Robotic hand nearly identical to a human one (w/ Video)

February 18, 2011 By Lisa Zyga, feature

(A) and (B) show the DART hand in comparison to a human hand. (C) shows the silicone skin covering the mechanical components. (D) shows the DART hand typing the letter ‘L’ at a computer keyboard. Image credit: Thayer, et al. ©2011 IOP Publishing Ltd.
( -- When it comes to finding the single best tool for building, digging, grasping, drawing, writing, and many other tasks, nothing beats the human hand. Human hands have evolved over millions of years into four fingers and a thumb that can precisely manipulate a wide variety of objects. In a recent study, researchers have attempted to recreate the human hand by building a biomimetic robotic hand that they have optimized to achieve near-human appearance and performance.

The researchers, Nicholas Thayer and Shashank Priya from Virginia Tech in Blacksburg, Virginia, have published their study on the in a recent issue of Smart Materials and Structures.

The researchers call the hand a dexterous anthropomorphic robotic typing hand, or DART hand, as the main objective was to demonstrate that the hand could type on a . They showed that a single DART hand could type at a rate of 20 words per minute, compared to the average human typing speed of 33 words per minute with two hands. The researchers predict that two DART hands could type at least 30 words per minute. Ultimately, the DART hand could be integrated into a for assisting the elderly or disabled people, performing tasks such as typing, reaching objects, and opening doors.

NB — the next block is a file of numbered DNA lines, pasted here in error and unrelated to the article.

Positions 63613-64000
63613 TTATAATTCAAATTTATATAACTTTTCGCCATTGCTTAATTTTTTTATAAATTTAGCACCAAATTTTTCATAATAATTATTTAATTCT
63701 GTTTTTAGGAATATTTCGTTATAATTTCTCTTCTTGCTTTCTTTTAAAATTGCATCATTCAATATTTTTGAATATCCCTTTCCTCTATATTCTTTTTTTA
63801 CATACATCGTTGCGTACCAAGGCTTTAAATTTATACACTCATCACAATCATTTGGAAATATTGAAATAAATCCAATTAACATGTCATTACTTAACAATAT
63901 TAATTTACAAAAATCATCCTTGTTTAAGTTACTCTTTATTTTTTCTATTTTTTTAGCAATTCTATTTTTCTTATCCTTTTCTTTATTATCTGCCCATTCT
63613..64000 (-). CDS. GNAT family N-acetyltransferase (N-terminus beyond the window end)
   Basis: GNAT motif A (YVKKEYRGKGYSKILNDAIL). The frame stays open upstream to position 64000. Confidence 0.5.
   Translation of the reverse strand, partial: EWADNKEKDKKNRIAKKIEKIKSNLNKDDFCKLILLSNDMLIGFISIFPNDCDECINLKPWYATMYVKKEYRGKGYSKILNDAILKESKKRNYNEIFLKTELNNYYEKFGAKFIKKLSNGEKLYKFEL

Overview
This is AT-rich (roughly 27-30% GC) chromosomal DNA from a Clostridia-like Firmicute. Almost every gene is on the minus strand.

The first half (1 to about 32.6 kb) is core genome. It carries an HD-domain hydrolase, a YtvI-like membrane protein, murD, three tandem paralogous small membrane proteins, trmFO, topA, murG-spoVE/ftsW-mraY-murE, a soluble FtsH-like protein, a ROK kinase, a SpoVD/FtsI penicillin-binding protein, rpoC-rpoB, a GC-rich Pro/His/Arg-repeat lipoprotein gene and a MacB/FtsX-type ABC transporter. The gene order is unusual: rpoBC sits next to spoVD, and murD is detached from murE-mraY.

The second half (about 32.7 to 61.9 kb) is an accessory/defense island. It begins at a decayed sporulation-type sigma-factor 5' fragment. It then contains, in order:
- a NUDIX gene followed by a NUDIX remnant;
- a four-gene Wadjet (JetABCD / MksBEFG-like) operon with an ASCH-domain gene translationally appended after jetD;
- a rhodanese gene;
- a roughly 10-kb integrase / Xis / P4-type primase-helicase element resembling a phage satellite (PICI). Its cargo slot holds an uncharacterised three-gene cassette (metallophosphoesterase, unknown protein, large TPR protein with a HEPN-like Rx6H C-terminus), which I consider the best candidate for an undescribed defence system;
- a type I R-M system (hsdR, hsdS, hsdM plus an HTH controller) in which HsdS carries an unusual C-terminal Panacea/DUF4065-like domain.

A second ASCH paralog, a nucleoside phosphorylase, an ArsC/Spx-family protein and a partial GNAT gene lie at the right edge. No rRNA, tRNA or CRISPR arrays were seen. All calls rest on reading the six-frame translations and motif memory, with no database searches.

To design the DART hand, the researchers began by investigating the physiology of the human hand, including its musculoskeletal structure, range of motion, and grasp force. The human hand has about 40 muscles that provide 23 degrees of freedom in the hand and wrist. To replicate these muscles, the researchers used servo motors and wires extending throughout the robotic hand, wrist, and forearm. The robotic hand encompassed a total of 19 motors and achieved 19 degrees of freedom.

The DART hand types “holly jolly.” Video credit: Nicholas Thayer and Shashank Priya.